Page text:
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Use of credit cards in Islamic banking


The credit card payment value in USA grew to $3.16 trillion in 2015/16 from $2.55 trillion in 2012 at a rate of 7.4% per annum, and this growth rate is found to be the largest among all noncash payment systems. These trends of credit cards in USA are observed worldwide (Capgemini 2016). Credit card generally uses credit balances advanced by the banks to make payments. Banks charge the cardholders for using the credit payment system or based on the outstanding balances owed. These outstanding balances in USA reached $716 billion in 2015 (Consumer Financial Protection Bureau 2015).

Charging fees based on the outstanding balances can tantamount to Riba Nasi’ah. To avoid this Riba, the Islamic banks have packaged their cards based on certain Islamic ‘transaction principles’. Some of these packages have become subjects of increasing juristic criticism. In this brief, these packages are reviewed with proposing an alternative package that could minimize the juristic criticisms.

Current practices of Islamic credit cards – There are four parties to the business of credit card. They are network service companies, merchants, card issuers, and cardholders. Network service companies, such as Visa and Master Card, provide recognition and brand services. The merchants subscribe to the network to accept the cards as devices for payment of good and services. The banks issue the cards, and some network companies issue their own cards. The customers apply to the banks to become cardholders. Network service companies charge fees to the merchants and credit card issuers.

The merchants earn increased sales and secured and fast payments. The banks earn through three major channels namely membership fee, annual fee, and interest income. Some card issuers also charge cardholders for not using the cards. Membership fees vary from one class of credit cards to another, and annual fees are often the fees the card issuers pass on to the cardholder from the network service companies, who charge the card issuers certain fees for network services. The interest income comes from interest charges on card outstanding balances not paid within due date, on the late interest income, and on the cash withdrawals. The card is a revolving credit line, where the money refunded is reused by the cardholder as a credit. Credit cards satisfy the impulse spending, e-shopping and instant cash needs of the cardholders.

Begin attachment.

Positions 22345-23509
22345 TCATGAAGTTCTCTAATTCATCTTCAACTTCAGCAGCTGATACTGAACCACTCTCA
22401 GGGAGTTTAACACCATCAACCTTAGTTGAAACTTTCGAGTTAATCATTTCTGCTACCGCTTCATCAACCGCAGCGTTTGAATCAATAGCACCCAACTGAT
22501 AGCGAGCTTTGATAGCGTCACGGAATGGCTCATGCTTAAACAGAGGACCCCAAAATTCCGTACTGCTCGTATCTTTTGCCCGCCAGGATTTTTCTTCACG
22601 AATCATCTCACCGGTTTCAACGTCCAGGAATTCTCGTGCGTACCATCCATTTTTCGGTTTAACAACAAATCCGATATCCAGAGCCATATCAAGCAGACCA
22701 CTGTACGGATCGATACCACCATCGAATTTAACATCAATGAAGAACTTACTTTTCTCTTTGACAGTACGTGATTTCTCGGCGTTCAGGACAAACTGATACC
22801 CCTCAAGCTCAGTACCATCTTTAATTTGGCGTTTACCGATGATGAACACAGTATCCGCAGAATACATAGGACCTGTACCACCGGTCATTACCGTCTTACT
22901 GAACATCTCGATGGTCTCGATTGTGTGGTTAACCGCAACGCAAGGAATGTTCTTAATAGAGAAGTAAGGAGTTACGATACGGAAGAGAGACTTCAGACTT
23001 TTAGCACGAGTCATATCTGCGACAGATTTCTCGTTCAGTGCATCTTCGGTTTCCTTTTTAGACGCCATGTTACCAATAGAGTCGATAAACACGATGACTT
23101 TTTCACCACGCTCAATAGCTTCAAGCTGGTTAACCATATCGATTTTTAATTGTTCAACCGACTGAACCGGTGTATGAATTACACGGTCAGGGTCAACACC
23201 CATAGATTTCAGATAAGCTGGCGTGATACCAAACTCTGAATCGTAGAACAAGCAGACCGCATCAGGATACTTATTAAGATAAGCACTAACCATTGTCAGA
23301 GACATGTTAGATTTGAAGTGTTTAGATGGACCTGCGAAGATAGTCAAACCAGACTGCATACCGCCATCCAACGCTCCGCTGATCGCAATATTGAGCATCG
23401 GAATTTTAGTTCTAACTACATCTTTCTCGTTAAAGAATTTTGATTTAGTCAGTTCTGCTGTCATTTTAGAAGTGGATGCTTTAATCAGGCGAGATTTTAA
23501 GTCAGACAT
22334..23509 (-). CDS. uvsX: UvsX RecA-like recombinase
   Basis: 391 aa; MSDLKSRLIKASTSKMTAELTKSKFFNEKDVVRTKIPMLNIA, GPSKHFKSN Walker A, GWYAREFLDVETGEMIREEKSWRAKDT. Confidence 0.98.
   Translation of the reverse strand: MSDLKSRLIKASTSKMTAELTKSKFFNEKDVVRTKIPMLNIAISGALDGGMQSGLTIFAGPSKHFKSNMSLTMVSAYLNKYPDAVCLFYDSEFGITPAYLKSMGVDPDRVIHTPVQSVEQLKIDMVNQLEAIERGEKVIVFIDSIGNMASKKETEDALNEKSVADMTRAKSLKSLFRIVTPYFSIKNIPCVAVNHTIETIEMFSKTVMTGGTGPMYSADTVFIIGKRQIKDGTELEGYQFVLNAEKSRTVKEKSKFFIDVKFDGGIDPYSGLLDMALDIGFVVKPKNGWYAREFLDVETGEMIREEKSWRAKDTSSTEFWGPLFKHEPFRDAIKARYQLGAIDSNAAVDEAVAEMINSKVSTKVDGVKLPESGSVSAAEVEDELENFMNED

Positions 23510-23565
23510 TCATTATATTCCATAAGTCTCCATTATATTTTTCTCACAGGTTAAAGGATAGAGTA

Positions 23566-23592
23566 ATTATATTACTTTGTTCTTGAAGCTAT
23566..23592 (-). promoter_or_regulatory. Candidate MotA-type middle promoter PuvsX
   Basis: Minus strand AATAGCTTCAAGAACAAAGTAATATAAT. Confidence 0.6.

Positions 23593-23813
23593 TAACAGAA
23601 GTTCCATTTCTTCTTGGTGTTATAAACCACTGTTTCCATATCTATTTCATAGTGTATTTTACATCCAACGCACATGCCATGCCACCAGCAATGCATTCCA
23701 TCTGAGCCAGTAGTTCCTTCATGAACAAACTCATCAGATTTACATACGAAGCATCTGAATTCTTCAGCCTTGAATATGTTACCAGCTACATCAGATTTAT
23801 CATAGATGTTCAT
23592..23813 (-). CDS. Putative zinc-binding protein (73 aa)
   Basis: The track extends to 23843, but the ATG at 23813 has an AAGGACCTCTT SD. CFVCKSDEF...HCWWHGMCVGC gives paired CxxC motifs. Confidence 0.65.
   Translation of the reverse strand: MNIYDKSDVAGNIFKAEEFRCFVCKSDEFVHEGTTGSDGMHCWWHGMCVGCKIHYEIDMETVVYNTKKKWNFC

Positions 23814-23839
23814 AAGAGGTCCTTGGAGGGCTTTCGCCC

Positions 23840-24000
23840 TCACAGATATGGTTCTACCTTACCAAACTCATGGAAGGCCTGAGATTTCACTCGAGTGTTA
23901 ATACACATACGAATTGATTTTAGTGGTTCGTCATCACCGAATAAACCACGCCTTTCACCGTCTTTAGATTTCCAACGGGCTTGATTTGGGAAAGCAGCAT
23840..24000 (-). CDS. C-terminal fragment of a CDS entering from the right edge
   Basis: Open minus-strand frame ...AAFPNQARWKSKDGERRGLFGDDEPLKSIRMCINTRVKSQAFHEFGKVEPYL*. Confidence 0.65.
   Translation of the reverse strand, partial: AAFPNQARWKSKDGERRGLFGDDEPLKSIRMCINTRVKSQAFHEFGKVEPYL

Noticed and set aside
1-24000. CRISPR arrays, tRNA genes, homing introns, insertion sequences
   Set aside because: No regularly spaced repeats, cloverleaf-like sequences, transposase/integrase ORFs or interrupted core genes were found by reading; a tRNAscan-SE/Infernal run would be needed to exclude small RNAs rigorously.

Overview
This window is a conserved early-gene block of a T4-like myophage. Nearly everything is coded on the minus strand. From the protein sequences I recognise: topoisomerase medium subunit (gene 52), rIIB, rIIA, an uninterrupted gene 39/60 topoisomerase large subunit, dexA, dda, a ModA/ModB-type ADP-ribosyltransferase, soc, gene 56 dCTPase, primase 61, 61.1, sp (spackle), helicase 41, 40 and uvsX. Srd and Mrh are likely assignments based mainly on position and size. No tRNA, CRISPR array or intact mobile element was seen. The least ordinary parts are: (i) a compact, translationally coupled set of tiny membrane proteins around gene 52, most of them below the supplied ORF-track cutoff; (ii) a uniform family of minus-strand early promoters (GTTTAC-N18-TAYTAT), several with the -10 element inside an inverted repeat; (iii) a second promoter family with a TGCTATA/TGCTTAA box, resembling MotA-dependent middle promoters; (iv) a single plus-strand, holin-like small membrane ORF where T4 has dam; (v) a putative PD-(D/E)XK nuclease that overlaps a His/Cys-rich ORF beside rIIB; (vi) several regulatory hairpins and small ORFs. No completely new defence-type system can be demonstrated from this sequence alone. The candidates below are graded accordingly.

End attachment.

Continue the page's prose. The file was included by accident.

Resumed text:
What is the position of Islamic finance with respect to the credit cards? Islamic finance cannot ignore the benefits of the cards in the growing demand for digital payment, and the role they play in ecommerce.

In reviewing the literature, seven positions concerning the use of credit cards come across in Islamic finance.

Non-compatibility- Credit cards are said to encourage impulse spending, consumerism and debt proliferation. These consequences of the use of credit cards are seen to negate Islamic manners of consumption. Shari’ah discourages excessive consumption, and that credit should be taken for meeting the pressures of necessities and not luxuries. Siddiqi (1983) model of Islamic banking, which is based on the principles of profit and loss sharing, will find it hard to adopt the use of credit cards. Because there is no sharing of profit or loss in the business of credit cards. Some scholars have come up with alternative methods of credit cards, and they did not totally ban the use of credit cards.

The fees in the conventional credit cards are Shari’ah compliant. The interest charges are what make the conventional credit cards non-Shari’ah compliant. Therefore, it is argued that if the cardholder can refrain from cash withdrawals and refund the utilized money within the grace period, he/she will not deal with Riba (interest). The interest clause in the conventional credit is conditional on cash withdrawals and late repayments, and the cardholder can choose to avoid this clause, Kahf (2016). However, the Council of the Islamic Fiqh Academy disapproves of the conventional credit cards, because the interest clause is part of the contract, and the cardholder will find it hard to resist late repayments.